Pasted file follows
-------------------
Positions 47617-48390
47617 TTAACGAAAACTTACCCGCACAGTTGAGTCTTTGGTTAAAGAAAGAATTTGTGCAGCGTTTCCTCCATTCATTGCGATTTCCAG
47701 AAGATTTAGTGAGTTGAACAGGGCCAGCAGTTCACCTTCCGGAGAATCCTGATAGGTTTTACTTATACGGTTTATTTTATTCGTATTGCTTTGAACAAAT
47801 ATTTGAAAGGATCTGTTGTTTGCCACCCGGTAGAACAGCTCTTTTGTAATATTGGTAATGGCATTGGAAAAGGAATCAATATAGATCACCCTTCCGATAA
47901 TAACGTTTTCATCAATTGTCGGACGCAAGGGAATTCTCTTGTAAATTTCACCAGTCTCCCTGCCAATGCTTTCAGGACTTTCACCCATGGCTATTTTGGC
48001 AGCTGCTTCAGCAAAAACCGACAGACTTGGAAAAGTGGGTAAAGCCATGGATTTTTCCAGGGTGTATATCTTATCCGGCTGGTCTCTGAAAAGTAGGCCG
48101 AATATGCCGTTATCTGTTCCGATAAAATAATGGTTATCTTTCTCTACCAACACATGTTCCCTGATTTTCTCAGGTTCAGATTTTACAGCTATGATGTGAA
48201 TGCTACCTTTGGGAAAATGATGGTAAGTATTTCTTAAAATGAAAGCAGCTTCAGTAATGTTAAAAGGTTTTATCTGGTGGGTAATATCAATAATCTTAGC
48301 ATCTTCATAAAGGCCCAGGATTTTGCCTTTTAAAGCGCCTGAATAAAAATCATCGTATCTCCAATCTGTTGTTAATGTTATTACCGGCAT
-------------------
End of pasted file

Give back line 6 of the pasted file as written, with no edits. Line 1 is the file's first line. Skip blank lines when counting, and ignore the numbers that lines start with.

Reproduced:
48001 AGCTGCTTCAGCAAAAACCGACAGACTTGGAAAAGTGGGTAAAGCCATGGATTTTTCCAGGGTGTATATCTTATCCGGCTGGTCTCTGAAAAGTAGGCCG